25 Jun 2014

An easy method for stranded knitting

Well, it's been a while since the last post (again). Somehow, the summer months are not the best for me to blog. I've been busy with gardening, enjoying my days off, running, doing lots of things or just doing nothing at all. In the meantime finished my Clinical instructor course and having a few weeks off right now and ... I'm knitting again. Today I'd like to discuss a great and simple method for stranded knitting.

never done stranded knitting before
I've been knitting for many years now, but one thing I've never tried is stranded or fair isle knitting. Have you? My recent, first attempt to (a rather simple, 2-color) stranded knitting was a disaster. I couldn't keep the right tension, didn't know where to keep the yarn and at the end of the day I didn't enjoy the whole experience at all. Sounds familiar?
Then I remembered that Ingrid from the Couturette blog posted a link on a Ravelry a while ago, in a discussion panel during the Knit for Victory challenge. Though the spoken comment in video was in German I thought at the time that the images were quite clear. It had a quite interesting, but very clear and logical approach by knitting every row in two takes: once with the contrast color yarn and then with the main color yarn. No fuzzing with the different color yarns and I must say, the results looked great!

front and back view:
First, let me show you my work. As you can see, there is no pulling or stretching , the pattern is very even, just as the stitches (this particular piece is knitted top-down)

Also the wrong side of the work looks neat. there are no long strands of yarn and it has a lot of elasticity:

how to:
So, how do you knit this? Here are the basic rules you need to know. (This is written for 2-color patterns, as the most fair isle patterns are knit in 2 colored pattern sections)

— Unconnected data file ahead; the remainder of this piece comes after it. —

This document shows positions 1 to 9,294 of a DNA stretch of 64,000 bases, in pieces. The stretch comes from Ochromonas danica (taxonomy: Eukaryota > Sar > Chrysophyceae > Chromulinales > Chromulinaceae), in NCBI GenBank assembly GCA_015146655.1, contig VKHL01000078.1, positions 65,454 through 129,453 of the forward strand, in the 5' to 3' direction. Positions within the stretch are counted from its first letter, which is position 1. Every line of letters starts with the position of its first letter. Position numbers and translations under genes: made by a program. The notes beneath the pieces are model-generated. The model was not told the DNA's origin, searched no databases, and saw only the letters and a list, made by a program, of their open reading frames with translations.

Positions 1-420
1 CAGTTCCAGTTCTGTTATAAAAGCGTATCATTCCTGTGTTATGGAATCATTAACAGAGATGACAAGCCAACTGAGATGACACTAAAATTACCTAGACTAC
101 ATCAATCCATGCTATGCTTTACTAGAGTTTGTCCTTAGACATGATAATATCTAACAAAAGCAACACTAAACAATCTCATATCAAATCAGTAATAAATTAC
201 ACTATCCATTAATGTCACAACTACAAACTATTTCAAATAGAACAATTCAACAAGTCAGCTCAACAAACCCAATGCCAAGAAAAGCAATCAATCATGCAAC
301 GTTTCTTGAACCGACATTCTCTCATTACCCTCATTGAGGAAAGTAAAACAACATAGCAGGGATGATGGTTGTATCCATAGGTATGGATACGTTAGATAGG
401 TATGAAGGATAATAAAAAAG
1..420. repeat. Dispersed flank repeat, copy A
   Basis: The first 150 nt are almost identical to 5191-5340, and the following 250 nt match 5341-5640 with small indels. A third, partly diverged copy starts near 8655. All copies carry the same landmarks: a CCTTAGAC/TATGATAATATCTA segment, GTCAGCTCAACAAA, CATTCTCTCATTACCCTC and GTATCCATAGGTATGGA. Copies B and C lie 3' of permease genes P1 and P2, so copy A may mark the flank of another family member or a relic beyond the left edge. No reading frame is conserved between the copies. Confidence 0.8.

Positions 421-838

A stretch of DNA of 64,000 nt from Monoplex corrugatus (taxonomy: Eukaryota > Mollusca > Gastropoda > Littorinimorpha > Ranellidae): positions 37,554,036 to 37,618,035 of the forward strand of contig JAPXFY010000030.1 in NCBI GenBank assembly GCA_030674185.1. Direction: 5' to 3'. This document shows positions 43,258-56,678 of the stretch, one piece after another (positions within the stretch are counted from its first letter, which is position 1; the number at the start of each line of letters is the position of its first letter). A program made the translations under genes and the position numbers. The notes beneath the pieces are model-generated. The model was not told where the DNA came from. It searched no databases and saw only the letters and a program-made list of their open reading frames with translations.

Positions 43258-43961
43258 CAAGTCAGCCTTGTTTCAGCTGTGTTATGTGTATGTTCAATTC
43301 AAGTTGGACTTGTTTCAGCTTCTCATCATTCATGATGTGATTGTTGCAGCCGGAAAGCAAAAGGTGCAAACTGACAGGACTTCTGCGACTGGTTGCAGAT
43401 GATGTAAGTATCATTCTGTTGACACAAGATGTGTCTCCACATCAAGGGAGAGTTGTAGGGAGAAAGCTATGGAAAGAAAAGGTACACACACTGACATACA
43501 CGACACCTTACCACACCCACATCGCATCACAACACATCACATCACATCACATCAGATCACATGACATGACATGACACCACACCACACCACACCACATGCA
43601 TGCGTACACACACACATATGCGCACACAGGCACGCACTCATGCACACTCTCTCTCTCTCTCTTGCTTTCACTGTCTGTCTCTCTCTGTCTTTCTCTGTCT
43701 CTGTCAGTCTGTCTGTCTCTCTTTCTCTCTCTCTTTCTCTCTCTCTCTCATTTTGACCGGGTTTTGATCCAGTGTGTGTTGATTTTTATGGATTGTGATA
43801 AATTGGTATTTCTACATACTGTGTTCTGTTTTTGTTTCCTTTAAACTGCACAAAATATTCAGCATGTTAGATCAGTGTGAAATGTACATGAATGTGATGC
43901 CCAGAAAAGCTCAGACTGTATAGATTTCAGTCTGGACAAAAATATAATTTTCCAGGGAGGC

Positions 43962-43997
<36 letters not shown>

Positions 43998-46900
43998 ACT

• you knit every row twice, first with the contrast color yarn, then with the main color yarn.
  • you need to knit the matching stitches of your pattern and just slip the stitches of the other color without knitting.
  • if you need to slip more than 2 stitches you add a yarn over and slip the next stitches (as a rule you need to add a yarn over after every two slipped stitches. Of course, you are free to leave longer strands for 3 stitches too.) 
  • In the next turn you knit the yarn overs together with the stitch next to it, so it won't be visible on the right side:
  • for KNIT rows knit the yarn over together with the next stitch (=the stitch after the yarn over)  
  • for the PURL rows you knit the yarn over with the previous stitch (=before the yarn over)
  • remember, you only need to twist the yarns at the end/beginning of the rows!
It might seem a lot at first sight, but trust me, once you get started it makes sense!
For a first attempt I'd suggest to knit a simple, symmetrical pattern, like the little hearts I used. That way it is easy to track back which color to use, especially when working with the yarn overs on the wrong side.
Here is the chart I used:

- very even tension!
- even stitches
- very neat, short strands on the wrong side of the work
- a lot of elasticity, no pulling
- it takes a few rows to get handy in working with the yarn overs, especially at the wrong side (you always have a better view of your pattern on the right side)
- I suppose it would work for multicolor knitting as well, once you have some experience in how to work the yarn overs away
- you have to knit every row twice which takes more time than the traditional method for stranded knitting THOUGH: I don't count slipped stitches and yarn overs as time consuming and watching your tension and loops at the back is time consuming as well imo, if you are not experienced in stranded knitting.

Below the original video. Though it's lengthy it is worth to watch it:
(How comes that many knitters have cats and cats are attracted by knitted pieces?...)

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